The 80s Movie Podcast
I’m Edward Havens, the host of The 80s Movie Podcast. As a child of the 70s and teenager of the 80s, I spent a lot of time at the movies in order to stay away from a not very good home. I’d see anything and everything. Didn’t matter what it was about or who was in it. Which gives me a much greater wealth of material to draw on than most podcasts which cover the sane topic. I’m less interested in being the 83rd podcast to talk about Back to the Future or Roadhouse. I want to remind you of the movie you may have forgotten about, or never knew existed. There were 10,000 movies released in the 1980s. Someone needs to talk about the other 9,900 movies that aren’t spoken about so much.
Share an experience that has shaped who you are today.
When I was 18, I was home for the summer from school, and I got a job at a movie theatre. I mean, what kid who loves movies wouldn’t want to work at a movie theatre? Spend a summer watching free movies when I wasn’t working, and then go back to school when time was up. I ended up staying with that job for 34 years.
Tell us about your podcast audience.
My audience are listeners who enjoy learning as they’re being entertained. When they listen to The 80s Movie Podcast, they expect to hear about how the movie came together, or why a distributor flew so high only to come crashing down, or how a filmmaker overcame a personal tragedy to make a comeback. The human stories. The personal connections. The things that bring us closer to the movies we love, or didn’t even know we needed in our lives.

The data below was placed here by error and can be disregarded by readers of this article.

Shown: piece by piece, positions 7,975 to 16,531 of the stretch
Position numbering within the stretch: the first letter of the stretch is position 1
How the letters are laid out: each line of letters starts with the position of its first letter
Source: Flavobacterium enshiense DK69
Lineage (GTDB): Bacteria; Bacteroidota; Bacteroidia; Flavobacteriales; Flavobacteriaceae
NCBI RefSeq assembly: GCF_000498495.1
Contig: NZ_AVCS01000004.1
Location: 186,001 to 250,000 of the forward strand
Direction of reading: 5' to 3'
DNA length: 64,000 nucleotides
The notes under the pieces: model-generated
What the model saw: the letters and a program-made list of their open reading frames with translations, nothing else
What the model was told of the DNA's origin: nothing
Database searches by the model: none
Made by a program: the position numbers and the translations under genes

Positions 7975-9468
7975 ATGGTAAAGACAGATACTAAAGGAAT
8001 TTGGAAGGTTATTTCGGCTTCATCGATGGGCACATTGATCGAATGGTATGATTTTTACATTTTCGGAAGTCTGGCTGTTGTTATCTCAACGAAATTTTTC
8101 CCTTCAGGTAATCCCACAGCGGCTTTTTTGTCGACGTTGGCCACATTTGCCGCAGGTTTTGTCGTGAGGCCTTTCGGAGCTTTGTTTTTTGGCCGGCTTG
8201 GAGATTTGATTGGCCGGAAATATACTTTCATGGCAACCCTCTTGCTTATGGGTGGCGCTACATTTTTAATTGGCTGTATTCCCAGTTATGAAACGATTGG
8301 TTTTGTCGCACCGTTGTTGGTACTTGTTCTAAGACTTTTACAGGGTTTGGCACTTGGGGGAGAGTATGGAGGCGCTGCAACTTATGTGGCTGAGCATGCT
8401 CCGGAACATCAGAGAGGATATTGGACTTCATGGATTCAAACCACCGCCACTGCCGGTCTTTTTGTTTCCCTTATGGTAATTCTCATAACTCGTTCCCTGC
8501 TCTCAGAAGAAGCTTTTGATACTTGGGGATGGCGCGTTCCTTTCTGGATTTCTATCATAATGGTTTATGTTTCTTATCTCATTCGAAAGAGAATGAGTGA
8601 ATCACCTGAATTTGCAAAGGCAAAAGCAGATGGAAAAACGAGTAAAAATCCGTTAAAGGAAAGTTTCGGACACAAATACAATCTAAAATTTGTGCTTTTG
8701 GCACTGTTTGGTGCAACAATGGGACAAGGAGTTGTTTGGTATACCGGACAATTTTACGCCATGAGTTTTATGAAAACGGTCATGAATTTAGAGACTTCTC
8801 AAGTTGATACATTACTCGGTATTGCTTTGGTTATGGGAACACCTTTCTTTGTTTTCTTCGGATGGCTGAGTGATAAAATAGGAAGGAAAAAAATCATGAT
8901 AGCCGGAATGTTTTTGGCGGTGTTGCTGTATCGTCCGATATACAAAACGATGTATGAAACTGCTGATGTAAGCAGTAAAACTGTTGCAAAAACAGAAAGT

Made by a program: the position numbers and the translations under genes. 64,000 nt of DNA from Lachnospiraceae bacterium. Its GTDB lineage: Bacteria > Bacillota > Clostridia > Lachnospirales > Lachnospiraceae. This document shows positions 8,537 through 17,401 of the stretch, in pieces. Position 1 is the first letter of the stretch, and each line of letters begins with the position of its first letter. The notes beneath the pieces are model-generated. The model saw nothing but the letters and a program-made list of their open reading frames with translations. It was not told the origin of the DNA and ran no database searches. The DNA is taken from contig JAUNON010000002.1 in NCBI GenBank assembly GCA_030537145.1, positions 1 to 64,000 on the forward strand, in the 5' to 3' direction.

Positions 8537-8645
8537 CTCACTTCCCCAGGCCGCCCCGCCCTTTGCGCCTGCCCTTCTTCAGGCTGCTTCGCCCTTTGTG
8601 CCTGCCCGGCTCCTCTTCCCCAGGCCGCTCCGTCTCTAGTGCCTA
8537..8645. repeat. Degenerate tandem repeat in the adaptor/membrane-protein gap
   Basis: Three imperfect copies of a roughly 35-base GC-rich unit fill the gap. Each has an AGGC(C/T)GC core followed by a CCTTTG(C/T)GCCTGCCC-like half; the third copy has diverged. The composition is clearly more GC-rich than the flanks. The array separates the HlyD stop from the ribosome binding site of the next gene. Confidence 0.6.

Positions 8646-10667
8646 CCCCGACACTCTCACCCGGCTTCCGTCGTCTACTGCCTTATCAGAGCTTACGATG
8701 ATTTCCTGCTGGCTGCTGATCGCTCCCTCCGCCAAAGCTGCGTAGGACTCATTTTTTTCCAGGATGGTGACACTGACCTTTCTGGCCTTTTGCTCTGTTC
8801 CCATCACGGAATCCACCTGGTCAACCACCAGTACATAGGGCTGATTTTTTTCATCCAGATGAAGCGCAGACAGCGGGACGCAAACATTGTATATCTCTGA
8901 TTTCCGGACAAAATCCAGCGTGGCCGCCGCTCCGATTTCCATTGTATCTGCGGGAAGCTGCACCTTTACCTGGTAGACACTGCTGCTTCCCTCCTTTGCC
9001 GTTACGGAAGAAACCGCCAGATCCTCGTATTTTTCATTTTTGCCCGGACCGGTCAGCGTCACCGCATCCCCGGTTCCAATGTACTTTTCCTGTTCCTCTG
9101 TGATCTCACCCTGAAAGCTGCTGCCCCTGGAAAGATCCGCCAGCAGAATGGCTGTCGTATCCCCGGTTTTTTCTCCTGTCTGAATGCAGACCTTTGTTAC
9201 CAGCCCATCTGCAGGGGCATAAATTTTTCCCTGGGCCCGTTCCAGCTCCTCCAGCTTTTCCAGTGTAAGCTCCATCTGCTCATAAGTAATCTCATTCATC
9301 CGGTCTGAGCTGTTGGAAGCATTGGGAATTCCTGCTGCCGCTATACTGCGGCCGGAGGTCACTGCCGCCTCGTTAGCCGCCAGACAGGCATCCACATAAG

What makes your podcast unique?
As I previously mentioned, I try to talk about the movies that aren’t covered as much by other podcasts. Not that there’s anything wrong with talking about Raiders of the Lost Ark or Die Hard. I love Raiders and Die Hard. But there were so many other films to talk about.
This week, we go back to the 1984 summer movie season, with one of the most forgotten movies of the decade, for good reason: Chattanooga Choo Choo, starring Barbara Eden, George Kennedy, Melissa Sue Anderson, Christopher McDonald, Joe Namath, and Joe Namath’s 1969 Super Bowl III championship ring.